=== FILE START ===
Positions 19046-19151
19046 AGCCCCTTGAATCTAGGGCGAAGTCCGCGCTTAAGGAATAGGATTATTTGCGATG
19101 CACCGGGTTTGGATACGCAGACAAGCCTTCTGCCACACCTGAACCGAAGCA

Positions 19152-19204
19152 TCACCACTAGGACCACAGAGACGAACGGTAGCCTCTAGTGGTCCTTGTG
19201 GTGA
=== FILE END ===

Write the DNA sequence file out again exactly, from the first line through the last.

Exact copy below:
Positions 19046-19151
19046 AGCCCCTTGAATCTAGGGCGAAGTCCGCGCTTAAGGAATAGGATTATTTGCGATG
19101 CACCGGGTTTGGATACGCAGACAAGCCTTCTGCCACACCTGAACCGAAGCA

Positions 19152-19204
19152 TCACCACTAGGACCACAGAGACGAACGGTAGCCTCTAGTGGTCCTTGTG
19201 GTGA